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The Improbable Wendell Willkie: The Businessman Who Saved the Republican Party and His Country, and Conceived a New World Order (David Levering Lewis)

If the word hagiography had not already been coined, it would need to be invented for this book. To David Levering Lewis, Wendell Willkie was a combination of Saint Michael and Saint Francis. He was a world-bestriding colossus, a credit to his country, and a wonderful exemplar of what a Republican can and should be. After reading this book, though, I pick a different progenitor: Judas Iscariot. Willkie was a pocket Judas, true, having more gross vices and less cold malice than the original, but a Judas nonetheless. For Willkie betrayed his wife, his party, and his country. And, like Judas, he accomplished nothing but the designs of his enemies, and left behind only his corpse.

I’ve long been dimly aware of Willkie, among other reasons because he appeared in Amity Shlaes’s outstanding history of the Depression, The Forgotten Man, but never knew much about him. Of the unsuccessful politicians of his generation, however, he is by far the most prominent. Why does he live on in our consciousness, and why has he recently experienced a boomlet of attention? After all, his political career lasted less than five years. Before 1940 he was a modestly prominent businessman, and after 1944 he was dead, having lost the only election in which he ran, against Franklin Roosevelt in 1940, and then having badly lost the 1944 Republican primary.

The answer is obvious: the Left, who writes our history, loves Republican traitors. Any Republican is vilified when actually running for office, no matter how moderate or accommodating, though he is vilified less if he makes clear he is not serious about threatening Left hegemony. But if, after duly losing any election he enters, he converts himself into a tool of the Left, he can and will lap up praise and reward for stabbing his comrades in the back and reversing his supposed principles. The best recent example of this is John McCain, but examples are legion, and in these days of Donald Trump, splitter of the Republican Party, multiplying, spawning men such as Mitt Romney. And since being a traitor is the highest accolade the Left can bestow on a Republican, it is no wonder that Lewis, a man of the Left, sees Willkie in the most positive of lights—even if, to a discerning reader, the light has a reddish hue and is accompanied by the whiff of sulfur.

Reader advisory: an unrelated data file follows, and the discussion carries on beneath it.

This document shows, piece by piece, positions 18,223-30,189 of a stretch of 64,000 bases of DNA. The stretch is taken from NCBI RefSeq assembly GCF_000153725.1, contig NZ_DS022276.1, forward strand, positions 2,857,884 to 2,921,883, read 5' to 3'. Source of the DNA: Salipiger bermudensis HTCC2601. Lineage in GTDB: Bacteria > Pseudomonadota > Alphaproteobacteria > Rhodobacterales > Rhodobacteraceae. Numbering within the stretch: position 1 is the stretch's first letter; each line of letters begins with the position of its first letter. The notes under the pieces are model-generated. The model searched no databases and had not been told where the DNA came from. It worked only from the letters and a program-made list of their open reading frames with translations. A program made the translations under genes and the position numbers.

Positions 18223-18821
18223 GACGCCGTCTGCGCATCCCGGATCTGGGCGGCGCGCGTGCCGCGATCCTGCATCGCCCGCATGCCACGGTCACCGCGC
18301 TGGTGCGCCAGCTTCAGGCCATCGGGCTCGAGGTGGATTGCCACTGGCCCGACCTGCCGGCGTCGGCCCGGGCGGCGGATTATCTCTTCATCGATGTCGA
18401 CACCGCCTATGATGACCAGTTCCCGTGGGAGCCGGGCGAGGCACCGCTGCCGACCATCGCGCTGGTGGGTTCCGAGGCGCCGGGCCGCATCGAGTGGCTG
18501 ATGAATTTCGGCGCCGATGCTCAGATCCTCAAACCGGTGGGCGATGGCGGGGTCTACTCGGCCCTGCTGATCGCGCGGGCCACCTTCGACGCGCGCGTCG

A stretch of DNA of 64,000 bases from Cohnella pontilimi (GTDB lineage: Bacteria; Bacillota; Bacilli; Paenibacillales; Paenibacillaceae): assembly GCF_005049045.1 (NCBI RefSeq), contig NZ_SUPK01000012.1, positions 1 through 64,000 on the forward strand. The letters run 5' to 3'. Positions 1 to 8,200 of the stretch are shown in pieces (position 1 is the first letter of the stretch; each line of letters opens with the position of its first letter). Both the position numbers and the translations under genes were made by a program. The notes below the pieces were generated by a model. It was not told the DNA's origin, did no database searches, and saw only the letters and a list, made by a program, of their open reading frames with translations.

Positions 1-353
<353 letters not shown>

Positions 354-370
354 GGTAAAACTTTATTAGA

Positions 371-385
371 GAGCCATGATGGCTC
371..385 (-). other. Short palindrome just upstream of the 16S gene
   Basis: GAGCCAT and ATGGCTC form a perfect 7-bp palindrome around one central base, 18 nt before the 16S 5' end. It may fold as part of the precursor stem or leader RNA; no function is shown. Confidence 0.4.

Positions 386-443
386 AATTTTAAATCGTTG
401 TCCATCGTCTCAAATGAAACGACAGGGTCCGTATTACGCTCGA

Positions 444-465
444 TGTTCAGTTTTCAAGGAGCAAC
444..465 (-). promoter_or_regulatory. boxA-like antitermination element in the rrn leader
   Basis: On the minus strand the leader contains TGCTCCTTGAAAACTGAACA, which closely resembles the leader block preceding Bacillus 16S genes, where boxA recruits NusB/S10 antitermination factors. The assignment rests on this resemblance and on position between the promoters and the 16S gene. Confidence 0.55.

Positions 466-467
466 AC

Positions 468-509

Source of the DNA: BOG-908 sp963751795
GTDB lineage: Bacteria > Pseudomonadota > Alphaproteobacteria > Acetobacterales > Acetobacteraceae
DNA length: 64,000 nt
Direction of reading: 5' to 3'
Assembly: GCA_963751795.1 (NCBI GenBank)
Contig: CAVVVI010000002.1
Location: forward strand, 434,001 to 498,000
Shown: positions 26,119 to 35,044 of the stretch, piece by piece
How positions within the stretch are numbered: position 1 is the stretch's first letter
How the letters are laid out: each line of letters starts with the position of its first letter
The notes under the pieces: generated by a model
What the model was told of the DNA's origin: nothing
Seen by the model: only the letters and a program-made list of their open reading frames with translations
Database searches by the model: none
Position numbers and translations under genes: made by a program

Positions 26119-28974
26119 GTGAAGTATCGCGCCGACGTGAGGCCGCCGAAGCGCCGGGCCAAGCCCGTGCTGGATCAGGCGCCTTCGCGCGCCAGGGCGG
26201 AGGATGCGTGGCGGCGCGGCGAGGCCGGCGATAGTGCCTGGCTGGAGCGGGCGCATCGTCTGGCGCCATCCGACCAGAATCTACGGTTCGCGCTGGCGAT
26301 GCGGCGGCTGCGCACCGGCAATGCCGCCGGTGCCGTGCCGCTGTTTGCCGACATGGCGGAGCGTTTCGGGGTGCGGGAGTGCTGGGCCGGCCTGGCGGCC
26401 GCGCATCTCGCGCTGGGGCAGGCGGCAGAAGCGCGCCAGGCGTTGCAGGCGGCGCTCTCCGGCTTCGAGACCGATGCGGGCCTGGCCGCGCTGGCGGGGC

Let me get complaining about the author and his writing out of the way. Totally aside from its subject matter or its political angle, this is a very badly written book. It’s written flatly, and with lots of unnecessary and usually poorly handled five-dollar words. In the entire book we learn almost nothing about Willkie’s personal thoughts about anything but politics. Nothing about his relationship with his wife, other than his infidelity. Nothing about his relationship with siblings or children. We do get minute-by-minute descriptions of long-ago political conventions, though. Lewis’s political bias shines clearly, as well. Anybody who disagrees with Democrats and their allies, who sought “not political advancement or power, but to serve human needs,” is someone who “raves,” “warns darkly,” is filled with “pent-up malice,” and exhibits “feral hostility.” Editorially, the book is no better. The same anecdotes are told repeatedly. The pictures are chosen almost randomly and do not serve to illustrate the text. Elwood, Indiana, Willkie’s hometown, does not have a railroad station called the “Nikel Plate.” It is unlikely that “hoards” of Irish came to America. The hymn is not “Onward Christian Soldier,” unless, perhaps, it is a very small army. “Ozymandian” does not mean “very big.” The Egyptian mythical creature is a “sphinx”; the breed of cat is “sphynx.” The Luftwaffe unleashed a “rain” of fire, not a “reign” of fire. The reader, already annoyed at the hagiography, sighs in pain when slogging through page after page of bad writing.